PJ: Oh wow! I’m sure that was a letdown. But at least it got that far. What’s the most memorable thing (good or bad) that’s happened to you while promoting your work? 

Carol: An excerpt from a book I wrote on bankruptcy was supposed to be published in Family Circle magazine. I had a telephone conference scheduled with the editor, but when I called she wasn’t there. I was annoyed until I turned on the TV and saw  that she was probably running for her life becasue of 911.  We did talk the following week and the excerpt was printed.

PJ: With more books being released each  month now than ever before, what do you believe sets your work apart from the others?

Carol: I’m told I create excellent characters and plots that keep a reader intrigued.

PJ: What would you like to share with writers who haven’t reached the point of publication yet?

Carol: I have a sign on my desk that says, “You never fail unless you stop trying.” Don’t give up on anything you write…I’ve sold books twenty years after I first wrote them.

PJ: What do you feel is your most effective tool for promoting your published work? 

Carol: Turning the job over to a good publicist.

PJ: What area of book promotion is the most challenging to you?

Carol: Social Media.

PJ: Do you have a local independent bookseller you’d like to mention?

Mostly Books in Tucson AZ

Mostly Books in Tucson, AZ

Give us a list of your published titles in chronological or series order:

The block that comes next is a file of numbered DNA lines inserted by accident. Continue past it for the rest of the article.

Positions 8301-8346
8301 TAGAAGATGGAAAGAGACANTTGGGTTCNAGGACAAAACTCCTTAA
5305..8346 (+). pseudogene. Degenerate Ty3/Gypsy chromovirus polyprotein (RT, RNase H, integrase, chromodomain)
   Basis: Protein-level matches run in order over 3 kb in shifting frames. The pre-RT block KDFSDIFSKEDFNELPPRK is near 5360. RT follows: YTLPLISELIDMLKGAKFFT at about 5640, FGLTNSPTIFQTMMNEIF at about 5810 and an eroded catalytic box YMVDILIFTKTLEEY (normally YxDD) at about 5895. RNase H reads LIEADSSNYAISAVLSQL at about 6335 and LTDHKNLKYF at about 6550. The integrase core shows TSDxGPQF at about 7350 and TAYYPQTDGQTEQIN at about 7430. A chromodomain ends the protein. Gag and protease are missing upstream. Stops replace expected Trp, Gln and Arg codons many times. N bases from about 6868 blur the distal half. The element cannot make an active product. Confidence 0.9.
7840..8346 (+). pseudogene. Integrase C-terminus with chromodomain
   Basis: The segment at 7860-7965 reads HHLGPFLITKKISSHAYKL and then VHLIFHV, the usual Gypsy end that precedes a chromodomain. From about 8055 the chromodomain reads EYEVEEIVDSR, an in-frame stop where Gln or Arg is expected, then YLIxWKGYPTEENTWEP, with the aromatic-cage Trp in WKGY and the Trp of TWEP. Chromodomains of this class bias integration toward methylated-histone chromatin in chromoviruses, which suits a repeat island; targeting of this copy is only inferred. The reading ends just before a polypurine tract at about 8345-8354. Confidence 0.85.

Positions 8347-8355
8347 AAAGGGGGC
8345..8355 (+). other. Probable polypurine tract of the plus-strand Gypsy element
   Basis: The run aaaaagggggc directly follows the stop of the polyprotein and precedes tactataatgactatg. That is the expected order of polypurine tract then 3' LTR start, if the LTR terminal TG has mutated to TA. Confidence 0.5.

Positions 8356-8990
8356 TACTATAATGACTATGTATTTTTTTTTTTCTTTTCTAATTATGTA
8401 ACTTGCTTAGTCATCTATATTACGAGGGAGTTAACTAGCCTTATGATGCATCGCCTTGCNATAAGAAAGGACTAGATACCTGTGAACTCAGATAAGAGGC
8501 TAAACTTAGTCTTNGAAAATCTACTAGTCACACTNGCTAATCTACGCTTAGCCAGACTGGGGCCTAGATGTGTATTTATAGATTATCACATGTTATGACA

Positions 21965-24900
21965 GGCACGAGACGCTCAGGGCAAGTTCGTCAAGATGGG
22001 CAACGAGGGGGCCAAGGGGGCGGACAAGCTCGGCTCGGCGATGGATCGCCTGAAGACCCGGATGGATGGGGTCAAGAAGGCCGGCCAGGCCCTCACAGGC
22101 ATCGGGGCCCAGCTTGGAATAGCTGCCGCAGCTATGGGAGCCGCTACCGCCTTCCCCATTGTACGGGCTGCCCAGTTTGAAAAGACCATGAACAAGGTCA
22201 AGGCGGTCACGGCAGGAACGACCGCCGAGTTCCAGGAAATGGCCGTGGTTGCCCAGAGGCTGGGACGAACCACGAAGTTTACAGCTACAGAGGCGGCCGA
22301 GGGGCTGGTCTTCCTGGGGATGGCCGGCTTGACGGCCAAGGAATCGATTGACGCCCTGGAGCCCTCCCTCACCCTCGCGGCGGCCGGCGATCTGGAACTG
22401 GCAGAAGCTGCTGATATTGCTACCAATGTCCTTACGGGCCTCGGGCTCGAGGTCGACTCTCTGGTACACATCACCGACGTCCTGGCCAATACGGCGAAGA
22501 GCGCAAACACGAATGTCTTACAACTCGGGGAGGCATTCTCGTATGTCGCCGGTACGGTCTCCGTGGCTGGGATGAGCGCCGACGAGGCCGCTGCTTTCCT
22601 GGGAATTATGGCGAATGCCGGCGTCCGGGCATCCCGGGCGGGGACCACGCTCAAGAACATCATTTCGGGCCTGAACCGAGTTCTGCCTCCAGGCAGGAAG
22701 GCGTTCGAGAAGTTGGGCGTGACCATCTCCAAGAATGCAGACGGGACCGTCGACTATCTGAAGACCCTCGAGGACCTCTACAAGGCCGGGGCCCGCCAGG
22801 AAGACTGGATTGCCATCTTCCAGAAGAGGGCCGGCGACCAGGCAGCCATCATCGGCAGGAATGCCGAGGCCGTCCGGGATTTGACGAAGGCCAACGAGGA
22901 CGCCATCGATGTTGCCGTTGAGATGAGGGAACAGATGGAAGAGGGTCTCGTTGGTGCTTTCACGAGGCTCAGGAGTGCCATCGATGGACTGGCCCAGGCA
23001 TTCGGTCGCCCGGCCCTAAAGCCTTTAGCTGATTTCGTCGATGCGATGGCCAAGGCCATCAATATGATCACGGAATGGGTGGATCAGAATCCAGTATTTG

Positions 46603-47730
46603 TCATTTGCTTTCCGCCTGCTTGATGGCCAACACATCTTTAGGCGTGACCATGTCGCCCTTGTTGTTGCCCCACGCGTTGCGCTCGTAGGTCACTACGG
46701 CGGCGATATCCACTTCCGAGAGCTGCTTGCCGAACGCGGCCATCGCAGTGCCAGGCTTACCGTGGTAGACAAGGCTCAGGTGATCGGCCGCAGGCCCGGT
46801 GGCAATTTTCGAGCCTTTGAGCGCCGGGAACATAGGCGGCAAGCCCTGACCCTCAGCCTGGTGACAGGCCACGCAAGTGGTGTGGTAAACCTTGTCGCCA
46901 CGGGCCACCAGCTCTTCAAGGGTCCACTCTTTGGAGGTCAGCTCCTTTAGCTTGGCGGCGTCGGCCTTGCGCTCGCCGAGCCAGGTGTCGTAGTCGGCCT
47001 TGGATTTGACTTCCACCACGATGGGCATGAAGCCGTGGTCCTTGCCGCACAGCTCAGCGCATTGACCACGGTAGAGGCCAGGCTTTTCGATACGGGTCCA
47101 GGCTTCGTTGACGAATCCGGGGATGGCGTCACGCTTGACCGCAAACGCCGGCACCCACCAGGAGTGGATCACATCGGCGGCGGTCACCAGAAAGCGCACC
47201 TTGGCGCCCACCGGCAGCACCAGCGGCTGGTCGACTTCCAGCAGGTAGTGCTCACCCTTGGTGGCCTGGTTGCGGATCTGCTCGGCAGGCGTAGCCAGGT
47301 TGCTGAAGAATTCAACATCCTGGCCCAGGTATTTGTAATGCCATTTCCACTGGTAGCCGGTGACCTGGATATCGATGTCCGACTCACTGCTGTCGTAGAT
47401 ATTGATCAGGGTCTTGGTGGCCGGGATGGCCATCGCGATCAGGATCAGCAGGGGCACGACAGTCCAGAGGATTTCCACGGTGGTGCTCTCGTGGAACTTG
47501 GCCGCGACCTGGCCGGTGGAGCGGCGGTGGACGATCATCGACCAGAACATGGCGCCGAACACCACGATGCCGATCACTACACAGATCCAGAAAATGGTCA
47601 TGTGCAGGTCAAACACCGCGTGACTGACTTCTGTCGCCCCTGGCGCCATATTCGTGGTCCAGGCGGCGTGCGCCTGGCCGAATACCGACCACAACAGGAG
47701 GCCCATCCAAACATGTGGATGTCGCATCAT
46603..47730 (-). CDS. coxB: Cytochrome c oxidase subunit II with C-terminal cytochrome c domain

Books by Carol Costa include:

The Secret of Eastman Springs, YA Ghost/Mystery, Open Books Press\

Lost in the Shadows, romantic/suspense, Champagne Books

The Seventh Messenger,  a historical novel, Anaphora Literary Press

When Nothing Else Was Right, a Dana Sloan Mystery, Open Books Press

 Ask Aunt Emma Again, paranormal mystery,Champagne Books

Happiness Awaits You! Inspiration, co-editor/author, Open Books Press

Ask Aunt Emma, paranormal mystery,Champagne Books

Invisible Force, paranormal mystery, Champagne Books

The Master Plan, A Dana Sloan Mystery,Avalon Books

A Deadly Hand, A Dana Sloan Mystery, Avalon Books

Love Steals the Scene, Avalon Books

Labor of Love, Avalon Books

Teach Yourself Accounting in 24 Hours, (1st & 2nd Editions) Penguin USA

The Complete Idiot’s Guide to Surviving Bankruptcy, Penguin USA

Teach Yourself Bookkeeping in 24 Hours, Penguin USA

Video Poker: Play Longer with Less Risk, ECW Press

The Complete Idiot’s Guide to Starting and Running a Thrift Store, Penguin USA

Share with us an elevator pitch (no more than 30 seconds) of your latest title: 

The Seventh Messenger is about a man as charming and cunning as the snake that got Eve to bite that apple.

Where can we buy it?

Anaphora Literary Press, Amazon and Barnes and Noble online.

What last thing would you like to share with us that nobody knows about you and your work?

I was a writer in a past life.

Well, there you have it, folks. Thanks for sharing with us, Carol. That’s an amazing list of work you’ve got there. Does anyone have any other questions for Carol?

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One thought on “An interview with Carol Costa

  1. Pat Reid says:

    Great interview and a new author to me.